The story of Biddeford’s revitalization, as told in the March 10 article “Not your parents’ city anymore: Biddeford is now Maine’s youngest,” provides a model for how old mill towns around the region can become thriving, young cities. Thanks to a visionary local government, a supportive state and committed citizens, a community with an aging population and housing stock was able to turn itself around and become a hub for youth and development.

The progress made in Biddeford represents just the kind of results the U.S. Environmental Protection Agency and the Maine Department of Environmental Protection envision as a consequence of their investment in abandoned and potentially contaminated properties through their brownfields programs.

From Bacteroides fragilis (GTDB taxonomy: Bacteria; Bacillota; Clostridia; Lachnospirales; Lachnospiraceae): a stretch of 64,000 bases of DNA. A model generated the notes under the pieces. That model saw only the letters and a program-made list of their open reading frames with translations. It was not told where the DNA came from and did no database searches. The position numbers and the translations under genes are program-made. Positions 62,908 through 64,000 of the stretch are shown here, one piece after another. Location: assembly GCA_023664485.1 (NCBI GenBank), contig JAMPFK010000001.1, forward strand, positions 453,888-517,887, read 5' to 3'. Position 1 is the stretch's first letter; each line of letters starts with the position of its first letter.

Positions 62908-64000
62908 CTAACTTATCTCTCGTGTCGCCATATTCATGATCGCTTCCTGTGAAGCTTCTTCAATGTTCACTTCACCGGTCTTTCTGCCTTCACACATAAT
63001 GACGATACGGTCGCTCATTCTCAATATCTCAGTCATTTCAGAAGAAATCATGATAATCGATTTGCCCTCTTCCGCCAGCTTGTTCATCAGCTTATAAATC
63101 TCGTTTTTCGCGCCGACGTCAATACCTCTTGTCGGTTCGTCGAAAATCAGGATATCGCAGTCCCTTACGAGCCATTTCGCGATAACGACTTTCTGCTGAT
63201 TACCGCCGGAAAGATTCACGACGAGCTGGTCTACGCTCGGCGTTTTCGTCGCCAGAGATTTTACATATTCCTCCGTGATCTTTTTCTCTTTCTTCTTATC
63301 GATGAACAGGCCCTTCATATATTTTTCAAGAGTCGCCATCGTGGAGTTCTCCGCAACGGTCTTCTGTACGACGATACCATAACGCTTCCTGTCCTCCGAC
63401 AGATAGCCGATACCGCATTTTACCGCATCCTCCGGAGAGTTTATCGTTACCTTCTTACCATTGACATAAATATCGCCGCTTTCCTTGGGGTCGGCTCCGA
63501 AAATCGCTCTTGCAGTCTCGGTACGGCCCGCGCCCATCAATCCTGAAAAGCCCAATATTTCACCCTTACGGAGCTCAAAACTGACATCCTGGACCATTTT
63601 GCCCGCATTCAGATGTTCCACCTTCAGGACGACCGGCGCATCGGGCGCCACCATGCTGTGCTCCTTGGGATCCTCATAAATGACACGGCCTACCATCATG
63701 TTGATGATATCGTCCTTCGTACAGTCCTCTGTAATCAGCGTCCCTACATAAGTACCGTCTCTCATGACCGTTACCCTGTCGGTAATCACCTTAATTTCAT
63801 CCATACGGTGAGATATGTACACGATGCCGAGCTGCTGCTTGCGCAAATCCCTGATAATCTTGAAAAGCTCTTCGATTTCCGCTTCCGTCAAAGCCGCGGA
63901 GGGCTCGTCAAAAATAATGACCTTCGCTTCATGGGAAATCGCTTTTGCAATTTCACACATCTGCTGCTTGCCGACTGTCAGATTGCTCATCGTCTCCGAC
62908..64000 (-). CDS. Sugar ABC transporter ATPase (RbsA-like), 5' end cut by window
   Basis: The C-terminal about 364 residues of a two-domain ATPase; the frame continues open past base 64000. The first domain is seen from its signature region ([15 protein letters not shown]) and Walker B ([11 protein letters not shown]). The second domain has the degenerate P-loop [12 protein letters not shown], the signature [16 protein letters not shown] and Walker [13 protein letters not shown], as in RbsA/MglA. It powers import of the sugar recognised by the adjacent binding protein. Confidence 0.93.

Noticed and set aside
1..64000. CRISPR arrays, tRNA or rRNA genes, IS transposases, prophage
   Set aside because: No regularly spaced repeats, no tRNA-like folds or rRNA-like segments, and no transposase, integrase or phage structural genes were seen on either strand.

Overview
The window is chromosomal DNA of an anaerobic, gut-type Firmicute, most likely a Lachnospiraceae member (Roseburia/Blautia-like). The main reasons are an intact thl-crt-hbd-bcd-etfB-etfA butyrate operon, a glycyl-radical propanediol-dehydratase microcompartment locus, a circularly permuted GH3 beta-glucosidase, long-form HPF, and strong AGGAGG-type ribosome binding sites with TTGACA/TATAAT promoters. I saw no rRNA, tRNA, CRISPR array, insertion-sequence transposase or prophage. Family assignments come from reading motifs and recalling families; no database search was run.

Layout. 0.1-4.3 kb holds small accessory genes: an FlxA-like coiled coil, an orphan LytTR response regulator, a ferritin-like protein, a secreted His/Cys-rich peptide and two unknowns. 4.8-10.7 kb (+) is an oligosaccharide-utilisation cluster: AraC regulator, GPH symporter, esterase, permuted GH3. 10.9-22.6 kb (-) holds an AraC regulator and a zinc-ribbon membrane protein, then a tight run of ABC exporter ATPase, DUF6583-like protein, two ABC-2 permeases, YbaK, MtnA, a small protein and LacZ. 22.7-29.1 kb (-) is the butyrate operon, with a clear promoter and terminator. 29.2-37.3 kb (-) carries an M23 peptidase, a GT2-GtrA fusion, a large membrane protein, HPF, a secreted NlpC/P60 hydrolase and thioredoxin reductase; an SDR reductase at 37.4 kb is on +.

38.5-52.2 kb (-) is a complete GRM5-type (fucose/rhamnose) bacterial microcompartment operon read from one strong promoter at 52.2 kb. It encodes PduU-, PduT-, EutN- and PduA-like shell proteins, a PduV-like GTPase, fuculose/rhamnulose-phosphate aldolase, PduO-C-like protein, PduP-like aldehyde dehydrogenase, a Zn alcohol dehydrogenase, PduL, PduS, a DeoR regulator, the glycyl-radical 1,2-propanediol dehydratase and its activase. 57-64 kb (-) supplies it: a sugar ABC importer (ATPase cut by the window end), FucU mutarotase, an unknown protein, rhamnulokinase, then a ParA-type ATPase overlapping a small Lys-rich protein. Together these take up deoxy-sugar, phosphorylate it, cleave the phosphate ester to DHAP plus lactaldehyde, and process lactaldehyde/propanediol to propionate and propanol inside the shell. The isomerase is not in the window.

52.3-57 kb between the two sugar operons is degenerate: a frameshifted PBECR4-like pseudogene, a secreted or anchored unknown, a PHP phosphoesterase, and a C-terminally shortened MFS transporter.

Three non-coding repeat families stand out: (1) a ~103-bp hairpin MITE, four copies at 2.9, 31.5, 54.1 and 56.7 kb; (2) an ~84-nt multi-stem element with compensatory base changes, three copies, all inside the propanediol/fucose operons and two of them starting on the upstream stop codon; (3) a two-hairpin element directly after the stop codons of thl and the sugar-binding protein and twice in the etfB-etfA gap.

Our agencies’ strong partnership with the Southern Maine Planning & Development Commission, city officials and developers paved the way for brownfields funding to be used to assess contamination or clean 24 sites in Biddeford, including each of the former mills that are now being successfully redeveloped. As an example, the $7 million invested by the regional planning commission through its Brownfields Revolving Loan Fund brought in $120 million from other funding sources for the mills.

Keep up the good work, Biddeford.

Deborah Szaro

acting regional administrator, U.S. Environmental Protection Agency,
New England Regional Office


Gerald D. Reid

commissioner, Maine Department of Environmental Protection


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